Audio news April 11th to April 17th, 2010

Welcome to the Audio News from Archaeologica!  I'm Laura Kelley and these are the headlines in archaeological and historical news April 11th to April 17th, 2010.


High official’s tomb shows life in lower Egypt


Our first story is from Egypt, where the intricately decorated burial tomb of an ancient royal scribe has been unearthed near Ismailia, 120 kilometers east of Cairo.  According to Dr. Zahi Hawass, Secretary General of Egypt’s Supreme Council of Antiquities, the burial dates to the 19th Dynasty, the time of Ramesses the Great, from 1315-1201 BC, and is the first Ramesside-period tomb found in Lower Egypt.  Built of mud bricks, it comprises a rectangular room with a domed ceiling of stone and a deep square-shaped central shaft.  In it, Egyptian archaeologists found a large limestone sarcophagus covered with inscriptions.  The inscriptions identify the deceased as Ken Amun, the overseer of the royal records during the 19th Dynasty.  The tomb’s walls also bear the titles of the deceased and the names of his wife, who was called Isis.  The inscriptions reveal that she was a musician for the god Atum.  The walls are also decorated with reliefs of funerary scenes from the Book of the Dead, ending with the famous vignettes from Chapter 125 that show the critical judgment ceremony called the weighing of the heart.  This involved comparing the weight of the deceased’s heart to a feather of Maat, goddess of justice, truth and order.  If the heart is lighter than the feather, the deceased is worthy of the company of the gods.  If the scale holding the heart plunges downward with the weight of its sins, it fails.  The crocodile-headed demon Ammit devours the heart and the deceased is condemned to an existence between worlds.  Other important scenes in the tomb include a depiction of the goddess Hathor in the shape of a cow as she emerges from the Delta marshes, as well as a scene of the four sons of Horus, believed to protect the stomach, liver, intestines, and lungs of mummified bodies.  The scenes and titles in the tomb show that Ken Amun was not just keeper of the royal records, but a well-regarded man.  Dr. Hawass noted that the find will help provide information about the history of the Delta and the relationship between this area and the eastern border of Egypt.  While conservation and restoration work begins at the tomb, excavations will continue at the site, which also holds 35 other tombs from the Roman period.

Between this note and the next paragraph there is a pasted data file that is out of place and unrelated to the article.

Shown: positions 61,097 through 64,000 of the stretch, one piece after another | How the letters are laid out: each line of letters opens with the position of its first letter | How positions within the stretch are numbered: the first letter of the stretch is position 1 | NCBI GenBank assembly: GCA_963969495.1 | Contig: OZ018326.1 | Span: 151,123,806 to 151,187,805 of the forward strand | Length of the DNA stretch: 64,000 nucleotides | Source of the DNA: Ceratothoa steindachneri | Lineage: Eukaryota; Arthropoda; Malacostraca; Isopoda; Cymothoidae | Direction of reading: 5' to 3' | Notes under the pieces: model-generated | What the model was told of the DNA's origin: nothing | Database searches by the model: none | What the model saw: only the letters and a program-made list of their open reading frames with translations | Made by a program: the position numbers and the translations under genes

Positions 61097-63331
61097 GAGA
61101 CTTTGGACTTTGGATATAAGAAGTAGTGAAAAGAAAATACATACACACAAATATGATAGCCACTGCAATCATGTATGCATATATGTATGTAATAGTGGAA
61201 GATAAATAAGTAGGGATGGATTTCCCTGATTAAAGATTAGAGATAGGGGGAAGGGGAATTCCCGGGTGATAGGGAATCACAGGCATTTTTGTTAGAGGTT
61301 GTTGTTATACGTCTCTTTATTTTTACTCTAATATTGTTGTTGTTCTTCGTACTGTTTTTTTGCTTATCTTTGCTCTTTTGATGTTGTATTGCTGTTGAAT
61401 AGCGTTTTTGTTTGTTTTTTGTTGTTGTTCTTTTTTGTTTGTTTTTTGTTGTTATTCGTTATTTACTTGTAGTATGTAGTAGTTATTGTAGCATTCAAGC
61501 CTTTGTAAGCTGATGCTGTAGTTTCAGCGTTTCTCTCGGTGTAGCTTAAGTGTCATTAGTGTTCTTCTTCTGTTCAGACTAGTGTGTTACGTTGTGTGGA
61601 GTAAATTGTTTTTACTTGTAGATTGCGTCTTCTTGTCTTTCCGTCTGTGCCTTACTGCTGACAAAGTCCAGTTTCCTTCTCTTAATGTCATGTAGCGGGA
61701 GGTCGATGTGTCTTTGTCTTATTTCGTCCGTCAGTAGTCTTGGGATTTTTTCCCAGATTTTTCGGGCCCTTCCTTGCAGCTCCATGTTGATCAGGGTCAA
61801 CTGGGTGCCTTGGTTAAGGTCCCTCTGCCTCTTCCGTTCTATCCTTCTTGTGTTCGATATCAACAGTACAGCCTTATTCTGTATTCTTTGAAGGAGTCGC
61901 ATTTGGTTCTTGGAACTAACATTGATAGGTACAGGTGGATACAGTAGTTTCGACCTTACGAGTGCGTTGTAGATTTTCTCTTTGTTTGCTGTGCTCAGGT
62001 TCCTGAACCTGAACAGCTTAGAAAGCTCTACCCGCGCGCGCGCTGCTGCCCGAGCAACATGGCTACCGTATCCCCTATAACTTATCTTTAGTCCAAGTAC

Mayan home rebuilding cycles are physical record of beliefs